It's just an additional test that may give additional insight . Like many test in infertility it delivers results in relative terms i.e one may have a REDUCED chance of fertility if the test is abnormal (as opposed to all or nothing) . Having said so most still decide to use their own sperm even if the test is abnormal and take their (albeit reduced) chances . This is the reason why i do not use the test as much because i don't offer it to people who under no circumstances would use donor sperm . For others the test helps as it may offer some insight in why a cycle did not work. so if you go for he route of donor sperm at least you know that you made the decision based on scientific evidence as opposed of trial and error. A couple of scientific articles below.
Reprod Biomed Online. 2010 Jan;20(1):114-124. Epub 2009 Nov 10.
Sperm chromatin structure assay and classical semen parameters: systematic review.Castilla JA, Zamora S, Gonzalvo MC, Luna Del Castillo JD, Roldan-Nofuentes JA, Clavero A, Björndahl L, Martínez L.
Reproduction Unit, Hospital 'Virgen de las Nieves', E-18014 Granada, Spain; Sperm Bank CEIFER, Granada, Spain.
The present study is based on a PubMed search and compares the clinical validity of classical semen parameters (CSP) and the sperm chromatin structure assay (SCSA) in different clinical contexts. The PubMed database was searched using keywords on the sperm diagnostic test for pregnancy in three clinical scenarios: (i) couples attempting to conceive; (ii) couples who had been attempting to conceive for 12months without success; and (iii) couples treated with intrauterine insemination (IUI). There was a considerable heterogeneity among the studies included. For couples attempting to conceive following a SCSA that produced an abnormal result, the likelihood of male factor infertility ranged from a pre-test value of 7.5% to a post-test value of 32.1% [95% confidence interval (CI) 15.7-54.5], while after CSP with an abnormal result, the post-test probability was 17.3% (95% CI 11.8-24.5). For a pre-test prevalence of male factor infertility of 50%, the post-test probability of male factor infertility after an abnormal test is very similar for both SCSA and CSP. In couples treated with IUI, the clinical validity of SCSA is higher than that of sperm morphology alone, but not enough to introduce SCSA as a test in male infertility work-up. Copyright © 2009 Reproductive Healthcare Ltd. Published by Elsevier Ltd. All rights reserved.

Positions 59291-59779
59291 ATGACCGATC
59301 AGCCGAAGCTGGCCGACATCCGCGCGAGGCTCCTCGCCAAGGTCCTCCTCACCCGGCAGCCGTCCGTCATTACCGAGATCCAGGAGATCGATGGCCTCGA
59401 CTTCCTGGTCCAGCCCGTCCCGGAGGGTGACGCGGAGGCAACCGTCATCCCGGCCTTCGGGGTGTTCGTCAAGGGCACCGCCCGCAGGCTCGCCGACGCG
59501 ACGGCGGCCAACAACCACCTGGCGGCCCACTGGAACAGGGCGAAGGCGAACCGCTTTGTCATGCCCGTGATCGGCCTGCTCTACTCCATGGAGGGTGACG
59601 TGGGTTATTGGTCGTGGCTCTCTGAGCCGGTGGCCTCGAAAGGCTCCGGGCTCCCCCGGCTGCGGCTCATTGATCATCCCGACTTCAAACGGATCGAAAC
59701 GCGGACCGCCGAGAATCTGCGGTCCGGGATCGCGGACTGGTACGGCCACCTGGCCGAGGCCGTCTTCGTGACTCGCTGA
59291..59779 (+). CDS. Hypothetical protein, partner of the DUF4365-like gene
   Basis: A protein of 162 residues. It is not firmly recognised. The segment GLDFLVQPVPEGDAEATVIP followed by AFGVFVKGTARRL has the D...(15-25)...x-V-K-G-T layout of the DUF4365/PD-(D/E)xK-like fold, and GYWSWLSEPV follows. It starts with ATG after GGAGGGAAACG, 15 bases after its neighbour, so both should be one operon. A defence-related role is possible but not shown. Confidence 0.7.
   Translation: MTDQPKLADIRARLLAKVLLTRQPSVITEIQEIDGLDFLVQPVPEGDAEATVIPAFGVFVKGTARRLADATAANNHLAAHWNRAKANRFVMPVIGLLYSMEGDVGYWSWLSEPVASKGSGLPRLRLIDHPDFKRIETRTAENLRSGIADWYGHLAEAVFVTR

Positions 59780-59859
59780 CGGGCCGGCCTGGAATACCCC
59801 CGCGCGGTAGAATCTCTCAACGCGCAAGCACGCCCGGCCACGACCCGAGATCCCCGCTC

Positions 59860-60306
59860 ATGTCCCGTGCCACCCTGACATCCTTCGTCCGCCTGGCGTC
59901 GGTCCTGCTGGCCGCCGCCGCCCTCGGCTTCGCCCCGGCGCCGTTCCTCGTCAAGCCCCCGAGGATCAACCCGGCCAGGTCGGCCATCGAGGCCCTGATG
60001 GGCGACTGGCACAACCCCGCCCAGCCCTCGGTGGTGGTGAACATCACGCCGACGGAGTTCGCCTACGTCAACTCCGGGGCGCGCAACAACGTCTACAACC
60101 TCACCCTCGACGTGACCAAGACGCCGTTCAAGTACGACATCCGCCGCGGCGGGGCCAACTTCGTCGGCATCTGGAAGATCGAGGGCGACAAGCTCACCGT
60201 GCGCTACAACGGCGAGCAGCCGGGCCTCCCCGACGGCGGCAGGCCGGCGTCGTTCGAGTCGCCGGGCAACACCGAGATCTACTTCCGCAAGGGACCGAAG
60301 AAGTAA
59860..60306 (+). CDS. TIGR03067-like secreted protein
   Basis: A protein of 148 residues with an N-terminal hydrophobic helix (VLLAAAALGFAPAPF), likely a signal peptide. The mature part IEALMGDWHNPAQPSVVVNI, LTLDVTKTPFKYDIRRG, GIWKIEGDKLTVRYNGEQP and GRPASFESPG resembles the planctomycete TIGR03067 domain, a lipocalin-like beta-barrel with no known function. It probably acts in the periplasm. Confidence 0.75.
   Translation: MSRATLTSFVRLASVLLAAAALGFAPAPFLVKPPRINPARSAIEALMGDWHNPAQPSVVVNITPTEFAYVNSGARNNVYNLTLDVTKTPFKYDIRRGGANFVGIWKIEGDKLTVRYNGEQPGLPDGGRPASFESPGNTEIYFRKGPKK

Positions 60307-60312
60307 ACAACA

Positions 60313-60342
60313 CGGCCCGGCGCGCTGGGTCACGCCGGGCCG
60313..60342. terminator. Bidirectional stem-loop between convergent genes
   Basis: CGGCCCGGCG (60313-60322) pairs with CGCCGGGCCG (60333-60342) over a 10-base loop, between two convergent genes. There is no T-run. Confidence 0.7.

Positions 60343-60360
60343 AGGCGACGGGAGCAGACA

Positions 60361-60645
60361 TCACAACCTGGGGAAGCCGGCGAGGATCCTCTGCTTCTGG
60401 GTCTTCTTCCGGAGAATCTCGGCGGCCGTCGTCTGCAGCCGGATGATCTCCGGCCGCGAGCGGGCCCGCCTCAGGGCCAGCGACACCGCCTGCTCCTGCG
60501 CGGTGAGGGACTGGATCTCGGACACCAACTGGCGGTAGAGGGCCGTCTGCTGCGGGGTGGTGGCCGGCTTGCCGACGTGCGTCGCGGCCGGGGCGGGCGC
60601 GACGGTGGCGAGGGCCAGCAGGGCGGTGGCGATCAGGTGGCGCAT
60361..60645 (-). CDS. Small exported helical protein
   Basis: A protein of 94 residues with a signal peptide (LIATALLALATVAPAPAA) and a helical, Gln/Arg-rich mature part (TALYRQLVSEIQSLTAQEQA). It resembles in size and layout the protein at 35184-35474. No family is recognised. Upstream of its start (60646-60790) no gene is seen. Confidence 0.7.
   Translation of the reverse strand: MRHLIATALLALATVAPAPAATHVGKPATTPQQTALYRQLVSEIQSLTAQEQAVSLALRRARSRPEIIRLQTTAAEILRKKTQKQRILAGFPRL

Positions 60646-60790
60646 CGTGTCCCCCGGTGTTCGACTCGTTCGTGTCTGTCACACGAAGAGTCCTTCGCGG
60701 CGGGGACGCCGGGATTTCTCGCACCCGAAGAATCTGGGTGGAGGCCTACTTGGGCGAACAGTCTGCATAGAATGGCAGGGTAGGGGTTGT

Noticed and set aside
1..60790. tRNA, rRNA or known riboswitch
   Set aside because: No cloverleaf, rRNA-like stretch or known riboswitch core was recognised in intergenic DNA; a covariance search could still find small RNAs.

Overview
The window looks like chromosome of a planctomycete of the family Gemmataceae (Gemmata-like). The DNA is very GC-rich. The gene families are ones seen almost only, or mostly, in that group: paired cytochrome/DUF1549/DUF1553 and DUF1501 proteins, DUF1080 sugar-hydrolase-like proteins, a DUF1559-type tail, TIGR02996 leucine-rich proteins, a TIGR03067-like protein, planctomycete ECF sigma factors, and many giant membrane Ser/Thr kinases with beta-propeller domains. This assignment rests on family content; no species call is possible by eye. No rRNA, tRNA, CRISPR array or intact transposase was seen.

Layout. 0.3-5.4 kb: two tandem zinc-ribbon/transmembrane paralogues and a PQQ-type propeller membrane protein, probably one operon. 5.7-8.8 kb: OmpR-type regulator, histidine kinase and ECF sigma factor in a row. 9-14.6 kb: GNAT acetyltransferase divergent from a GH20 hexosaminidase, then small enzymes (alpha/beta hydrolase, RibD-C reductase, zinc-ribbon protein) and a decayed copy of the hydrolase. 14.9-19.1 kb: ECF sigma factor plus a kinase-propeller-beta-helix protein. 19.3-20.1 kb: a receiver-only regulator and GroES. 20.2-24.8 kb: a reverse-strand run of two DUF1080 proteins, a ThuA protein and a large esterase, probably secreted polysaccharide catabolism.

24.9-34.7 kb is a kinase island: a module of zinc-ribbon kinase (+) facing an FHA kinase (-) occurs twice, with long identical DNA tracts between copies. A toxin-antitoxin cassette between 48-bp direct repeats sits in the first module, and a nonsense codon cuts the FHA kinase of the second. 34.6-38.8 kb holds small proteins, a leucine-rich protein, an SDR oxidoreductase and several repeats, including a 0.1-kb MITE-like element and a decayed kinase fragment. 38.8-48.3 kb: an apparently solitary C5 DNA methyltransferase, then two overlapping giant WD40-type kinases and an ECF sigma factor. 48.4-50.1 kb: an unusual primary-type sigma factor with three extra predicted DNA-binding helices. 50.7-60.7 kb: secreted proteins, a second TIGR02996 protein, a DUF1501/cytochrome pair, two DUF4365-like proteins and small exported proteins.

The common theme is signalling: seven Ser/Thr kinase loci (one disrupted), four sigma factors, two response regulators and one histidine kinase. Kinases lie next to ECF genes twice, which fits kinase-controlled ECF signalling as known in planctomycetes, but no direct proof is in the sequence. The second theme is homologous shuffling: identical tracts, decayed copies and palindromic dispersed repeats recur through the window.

Toxicol Appl Pharmacol. 2005 Sep 1;207(2 Suppl):532-7.
Environmental toxicants cause sperm DNA fragmentation as detected by the Sperm Chromatin Structure Assay (SCSA).Evenson DP, Wixon R.
HCLD, Department of Chemistry and Biochemistry, South Dakota State University, Brookings, SD 57007, USA. firstname.lastname@example.org
Studies over the past two decades have clearly shown that reproductive toxicants cause sperm DNA fragmentation. This DNA fragmentation can usually be detected prior to observing alterations of metaphase chromosomes in embryos. Thus, Sperm Chromatin Structure Assay (SCSA)-detected DNA damage is viewed as the molecular precursor to later gross chromosome damage observed under the light microscope. SCSA measurements of animal or human sperm consist of first obtaining a fresh or flash frozen neat semen sample in LN2 or dry ice. Samples are then sent to a SCSA diagnostic laboratory where the samples are thawed, diluted to approximately 1-2 x 106 sperm/ml, treated for 30 s with a pH 1.2 detergent buffer and then stained with acridine orange (AO). The low pH partially denatures DNA at the sites of DNA strand breaks and the AO-ssDNA fluoresces red while the AO-dsDNA fluoresces green. Flow cytometry measurements of 5000 sperm/sample provide statistically robust data on the ratio of red to green sperm, the extent of the DNA fragmentation and the standard deviations of measures. Numerous experiments on rodents treated with reproductive toxicants clearly showed that SCSA measures are highly dose responsive and have a very low CV. Different agents that act on germ cells at various stages of development usually showed sperm DNA fragmentation when that germ cell fraction arrived in the epididymis or ejaculate. Some of these treated samples were capable of successful in vitro fertilization but with frequent embryo failure. A 2-year longitudinal study of men living a valley town with a reported abnormal level of infertility and spontaneous miscarriages and also a seasonal atmospheric smog pollution, showed, for the first time, that SCSA measurements of human sperm DNA fragmentation were detectable and correlated with dosage of air pollution while the classical semen measures were not correlated. Also, young men spraying pesticides without protective gear are at an increased risk for elevated sperm DNA fragmentation. Extensive DNA fragmentation probably cannot be repaired by the egg and the spontaneous abortion rate is approximately 2x higher if a man has more than 30% of sperm showing DNA fragmentation. DNA fragmentation is an excellent marker for exposure to potential reproductive toxicants and a diagnostic/prognostic tool for potential male infertility.